Sandro Botticelli
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c. 1445 – May 17, 1510. Italian painter.

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Olga Boznanska
In the Hothouse

ID: 38798

Olga Boznanska In the Hothouse
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Olga Boznanska In the Hothouse


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Olga Boznanska

Krakow 1865-1940 Paris,Polish painter. She took drawing lessons at home from the age of nine and began regular studies in 1883 under the portrait painter Kazimierz Pochwalski (1855-1940). She continued her training in 1884-5 at the Adam Baraniecki School of Art, the only school in Krakew accessible to women at that time. She went to Munich for further study, working in the studio of Carl Kricheldorf (b 1863) in 1886-7, and in that of Wilhelm Derr (1857-1900) in 1888. In 1889 she participated in the Internationale Kunstausstellung in Munich and opened her own studio, which over the next decade became a meeting-place for students. In 1895 she ran a private school of painting founded by Professor Theodor Humml (1864-1939).   Related Paintings of Olga Boznanska :. | In the orangery | In the Hothouse | In atelier | Self-portrait | In the orangery |
Related Artists:
Alfred Chalon
English 1780-1860 Swiss-British painter and illustrator. Much of what we know about the look of romantic ballet is owed to his lithographs and illustrations. He was Taglioni portraitist and his 1845 lithograph of the Pas de quatre, with Carlotta Grisi, Marie Taglioni, Lucile Grahn, and Fanny Cerrito, is one of the most famous images in all dance.
Thornton Oakley
an illustrator,American , 1881-1953 was an American artist and illustrator. Thornton Oakley was born March 27,1881, in Pittsburgh. He studied at the University of Pennsylvania and received B.S. and M.S. degrees in architecture in 1901 and 1902. He first studied with Howard Pyle in 1902 at Chadds Ford in the mill, and described his first day there in a talk given at the Free Library in Philadelphia in 1951: "There we four - my new cronies - Allen Tupper True, George Harding, Gordon McCouch and I - made our first sketches from a model, and our efforts were frightful to behold! Not one of us had had a palette in our hands ever before: I had not the least idea as to procedure. My attempts were terrifying to behold, and when H.P. came to me to criticize my work he paused for a long, long time before speaking, and I know that he must have been appalled." Oakley studied with Pyle for three years. Oakley became an illustrator and writer for periodicals, including Scribner's, Century, Collier's, and Harper's Monthly. In the years 1914-19 and 1921-36 he was in charge of the Department of Illustration at the Philadelphia Museum School of Industrial Art. In 1914-15 he also taught drawing at the University of Pennsylvania, and gave lectures at the Art Institute of Chicago, the Metropolitan Museum of Art, and the Curtis Institute. He was a member of the jury of selection and advisory committee of the Department of Fine Arts at the Panama-Pacific International Exposition in San Francisco in 1915 and the Philadelphia Sesquicentennial Exposition in 1926.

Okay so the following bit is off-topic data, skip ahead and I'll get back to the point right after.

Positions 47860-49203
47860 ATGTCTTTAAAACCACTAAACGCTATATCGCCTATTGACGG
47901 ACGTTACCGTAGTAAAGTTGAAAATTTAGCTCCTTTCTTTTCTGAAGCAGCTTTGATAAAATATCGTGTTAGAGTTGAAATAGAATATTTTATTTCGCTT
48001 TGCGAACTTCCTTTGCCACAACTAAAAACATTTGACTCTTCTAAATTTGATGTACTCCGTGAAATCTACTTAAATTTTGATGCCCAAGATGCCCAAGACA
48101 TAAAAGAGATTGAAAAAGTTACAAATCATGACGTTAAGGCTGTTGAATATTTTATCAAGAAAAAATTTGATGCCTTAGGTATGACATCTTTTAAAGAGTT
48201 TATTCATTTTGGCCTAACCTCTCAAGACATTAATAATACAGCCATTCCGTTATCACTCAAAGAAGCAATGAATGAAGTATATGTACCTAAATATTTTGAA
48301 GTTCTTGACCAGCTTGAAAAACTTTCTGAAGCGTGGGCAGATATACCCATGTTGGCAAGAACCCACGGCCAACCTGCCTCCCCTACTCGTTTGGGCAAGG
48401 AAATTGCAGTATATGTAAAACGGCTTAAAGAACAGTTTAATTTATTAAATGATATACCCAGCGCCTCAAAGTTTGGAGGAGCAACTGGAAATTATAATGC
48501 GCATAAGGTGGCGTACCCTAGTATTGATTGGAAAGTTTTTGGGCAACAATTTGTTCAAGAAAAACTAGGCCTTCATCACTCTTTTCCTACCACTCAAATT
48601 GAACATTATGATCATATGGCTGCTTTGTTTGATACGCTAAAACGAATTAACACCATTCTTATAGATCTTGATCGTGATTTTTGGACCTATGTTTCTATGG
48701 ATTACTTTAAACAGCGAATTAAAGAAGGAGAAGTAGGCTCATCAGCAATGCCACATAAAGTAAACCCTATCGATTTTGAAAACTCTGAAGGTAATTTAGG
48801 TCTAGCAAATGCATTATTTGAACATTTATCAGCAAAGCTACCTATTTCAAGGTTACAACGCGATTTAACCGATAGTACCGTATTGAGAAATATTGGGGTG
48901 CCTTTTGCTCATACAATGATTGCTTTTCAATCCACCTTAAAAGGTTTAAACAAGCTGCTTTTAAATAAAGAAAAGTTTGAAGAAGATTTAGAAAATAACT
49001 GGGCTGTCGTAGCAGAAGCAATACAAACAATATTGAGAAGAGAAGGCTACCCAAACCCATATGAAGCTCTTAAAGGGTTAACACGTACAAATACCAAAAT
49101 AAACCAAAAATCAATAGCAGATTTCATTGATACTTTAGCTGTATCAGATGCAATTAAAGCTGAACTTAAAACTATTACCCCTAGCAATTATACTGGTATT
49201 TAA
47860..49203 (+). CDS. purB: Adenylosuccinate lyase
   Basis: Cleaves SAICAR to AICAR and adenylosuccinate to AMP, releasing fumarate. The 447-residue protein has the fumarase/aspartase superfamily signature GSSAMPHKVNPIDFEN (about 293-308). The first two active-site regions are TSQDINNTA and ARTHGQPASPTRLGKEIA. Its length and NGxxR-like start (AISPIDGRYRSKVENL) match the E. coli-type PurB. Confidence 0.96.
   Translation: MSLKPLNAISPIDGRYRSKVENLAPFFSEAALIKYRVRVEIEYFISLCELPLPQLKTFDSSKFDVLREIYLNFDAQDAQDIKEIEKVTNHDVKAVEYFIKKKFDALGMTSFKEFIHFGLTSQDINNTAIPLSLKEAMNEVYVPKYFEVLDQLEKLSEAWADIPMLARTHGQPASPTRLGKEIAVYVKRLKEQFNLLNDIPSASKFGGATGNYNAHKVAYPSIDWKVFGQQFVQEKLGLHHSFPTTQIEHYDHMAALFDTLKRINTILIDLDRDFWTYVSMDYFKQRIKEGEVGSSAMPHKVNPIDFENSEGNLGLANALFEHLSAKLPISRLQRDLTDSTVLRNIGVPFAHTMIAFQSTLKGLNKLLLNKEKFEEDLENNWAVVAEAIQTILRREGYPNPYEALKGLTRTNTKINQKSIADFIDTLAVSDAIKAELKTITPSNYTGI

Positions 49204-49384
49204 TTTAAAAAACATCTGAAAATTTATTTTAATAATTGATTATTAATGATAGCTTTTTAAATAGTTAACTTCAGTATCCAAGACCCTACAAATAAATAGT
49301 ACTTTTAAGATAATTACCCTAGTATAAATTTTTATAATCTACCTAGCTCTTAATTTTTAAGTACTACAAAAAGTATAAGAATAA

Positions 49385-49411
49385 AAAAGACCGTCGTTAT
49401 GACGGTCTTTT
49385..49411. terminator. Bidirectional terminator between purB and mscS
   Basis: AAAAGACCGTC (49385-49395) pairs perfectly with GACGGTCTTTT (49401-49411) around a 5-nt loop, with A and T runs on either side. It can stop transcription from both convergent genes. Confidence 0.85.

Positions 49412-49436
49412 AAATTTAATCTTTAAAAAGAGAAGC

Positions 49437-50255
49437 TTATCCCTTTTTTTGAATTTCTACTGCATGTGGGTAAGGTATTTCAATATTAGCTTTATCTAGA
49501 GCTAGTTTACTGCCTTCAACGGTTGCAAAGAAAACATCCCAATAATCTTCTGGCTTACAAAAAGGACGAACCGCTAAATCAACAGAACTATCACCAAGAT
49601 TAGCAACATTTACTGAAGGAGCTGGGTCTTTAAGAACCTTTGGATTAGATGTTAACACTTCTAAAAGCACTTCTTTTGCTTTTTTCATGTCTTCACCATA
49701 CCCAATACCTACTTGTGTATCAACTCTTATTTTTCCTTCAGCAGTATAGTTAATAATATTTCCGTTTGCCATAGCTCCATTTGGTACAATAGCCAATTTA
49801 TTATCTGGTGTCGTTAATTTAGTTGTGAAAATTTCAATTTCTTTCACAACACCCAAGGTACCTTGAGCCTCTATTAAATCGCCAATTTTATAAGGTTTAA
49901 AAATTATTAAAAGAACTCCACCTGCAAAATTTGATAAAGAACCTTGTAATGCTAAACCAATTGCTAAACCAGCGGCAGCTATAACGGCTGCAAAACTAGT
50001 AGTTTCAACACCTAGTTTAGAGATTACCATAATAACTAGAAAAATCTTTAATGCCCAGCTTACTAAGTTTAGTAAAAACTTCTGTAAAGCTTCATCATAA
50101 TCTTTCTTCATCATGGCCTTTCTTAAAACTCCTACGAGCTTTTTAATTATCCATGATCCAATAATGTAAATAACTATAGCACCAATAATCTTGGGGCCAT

Jan Brueghel The Elder
Flemish Baroque Era Painter, 1568-1625 was a Flemish painter, son of Pieter Brueghel the Elder and father of Jan Brueghel the Younger. Nicknamed "Velvet" Brueghel, "Flower" Brueghel, and "Paradise" Brueghel, of which the latter two were derived from favored subjects, while the former may refer to the velveteen sheen of his colors or to his habit of wearing velvet. He was born in Brussels. His father died in 1569, and then, following the death of his mother in 1578, Jan, along with his brother Pieter Brueghel the Younger ("Hell Brueghel") and sister Marie, went to live with their grandmother Mayken Verhulst (widow of Pieter Coecke van Aelst). She was an artist in her own right, and according to Carel van Mander, possibly the first teacher of the two sons. The family moved to Antwerp sometime after 1578. He first applied himself to painting flowers and fruits, and afterwards acquired considerable reputation by his landscapes and sea-pieces. He formed a style more independent of his father's than did his brother Pieter the Younger. His early works are often landscapes containing scenes from scripture, particularly forest landscapes betraying the influence of the master forest landscape-painter Gillis van Coninxloo. Later in his career, he moved toward the painting of pure landscapes and townscapes, and, toward the end, of still lifes. After residing long at Cologne he travelled into Italy, where his landscapes, adorned with small figures, were greatly admired. He left a large number of pictures, chiefly landscapes, which are executed with great skill. Many of his paintings are collaborations in which figures by other painters were placed in landscapes painted by Jan Brueghel.






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